I know the existance of Live USB Creator - and I used it once or twice;
but I stay using UnetBootin
=> this way my flash drive keeps formatted in e.g. fat32; it boots up PCLinuxOS when needed, else I can just use it as a flash drive in Windows/Linux, and put my files between my unetbootin-stuff when I want (and when I just need more space, I just can delete the contents in Linux AND Windows, and place it back later with UnetBootin (in Windows or in Linux)
This is because most of the other people on school uses Windows, so I can use my USB drive there (else it's worth nothing there )
Regardless its name, the liveusb creator tool is designed to put a live PCLOS on any removable
drive which has been previously formatted. That includes external HDDs and flash media drives as well as firewire or other removable drives.
Just like external HDDs a flash media drive can be partitioned to suit the user's needs.
The tool will put a bootable PCLOS on any of those partitions ...... I have tested it on the 17th partition of a flash drive.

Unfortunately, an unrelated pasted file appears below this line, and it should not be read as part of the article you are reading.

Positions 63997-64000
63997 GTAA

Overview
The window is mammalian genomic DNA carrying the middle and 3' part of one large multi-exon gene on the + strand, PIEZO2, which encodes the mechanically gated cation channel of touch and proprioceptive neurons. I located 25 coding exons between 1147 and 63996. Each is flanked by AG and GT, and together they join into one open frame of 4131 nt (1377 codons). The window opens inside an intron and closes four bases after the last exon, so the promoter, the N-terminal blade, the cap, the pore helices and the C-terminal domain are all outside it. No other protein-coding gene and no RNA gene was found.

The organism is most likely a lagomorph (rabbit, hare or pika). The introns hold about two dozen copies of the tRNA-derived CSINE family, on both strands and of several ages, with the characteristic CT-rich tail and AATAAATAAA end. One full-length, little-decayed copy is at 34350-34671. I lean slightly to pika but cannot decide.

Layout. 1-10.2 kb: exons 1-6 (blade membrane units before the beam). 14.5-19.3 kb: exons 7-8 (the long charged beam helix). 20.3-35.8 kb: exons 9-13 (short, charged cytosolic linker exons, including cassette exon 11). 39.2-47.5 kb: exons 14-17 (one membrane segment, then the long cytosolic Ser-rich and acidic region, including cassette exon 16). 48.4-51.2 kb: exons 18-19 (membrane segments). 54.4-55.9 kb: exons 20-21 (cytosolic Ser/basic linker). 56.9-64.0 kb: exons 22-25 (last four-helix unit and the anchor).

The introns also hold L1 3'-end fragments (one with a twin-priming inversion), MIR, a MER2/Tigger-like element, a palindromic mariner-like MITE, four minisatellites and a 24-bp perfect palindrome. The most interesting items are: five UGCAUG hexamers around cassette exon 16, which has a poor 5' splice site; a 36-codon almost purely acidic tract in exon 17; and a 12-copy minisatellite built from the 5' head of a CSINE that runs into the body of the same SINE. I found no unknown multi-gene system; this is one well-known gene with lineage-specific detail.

The Win mindset has been to prevent such partitioning being 'allowed' on a removable flash device.
Such limitation of Win
does not apply to other OSs, but if the first partition of the device is FAT then Win should be able to use that space, while ignoring all the other partitions.
Multiple partitions is, IMO, a much more user friendly and convenient means of using a flash drive without artificial limitations.
As an example ..... if you have a 32GB flash drive, to use it as Win wants you to, you would have to have one large partition on it.
To use it in Linux you can have as many partitions as you wish on it.
To use it on both, but with multiple partitions, just ensure the first partition is accessible by Win -- use a Win filesystem on the first partition.
Using multiple partitions you can designate specific space for the OS, leaving the rest for other uses as the user wishes.
EDIT: And I know you need to use Live USB Creator to get a persistant installation on USB (beautiful tool for that purpose!)
As far as I am aware persistence is achievable using other tools also ...... I am not very familiar with Unetbootin as it never worked properly for me, but I would suggest it is possible to get persistence using that tool too.
The other great advantage, as I see it, of the liveusb creator tool, is its ability to put multiple versions of PCLOS on one (or multiple) partition(s) of the media, and have each of those bootable from a selection screen. Each of the individual OS versions can have persistence. It does all this, and more, with very little user input (just sufficient to know what the user wants).
Sorry, didn't mean to be so verbose
..... just wanted to highlight some of the options and the thinking behind them.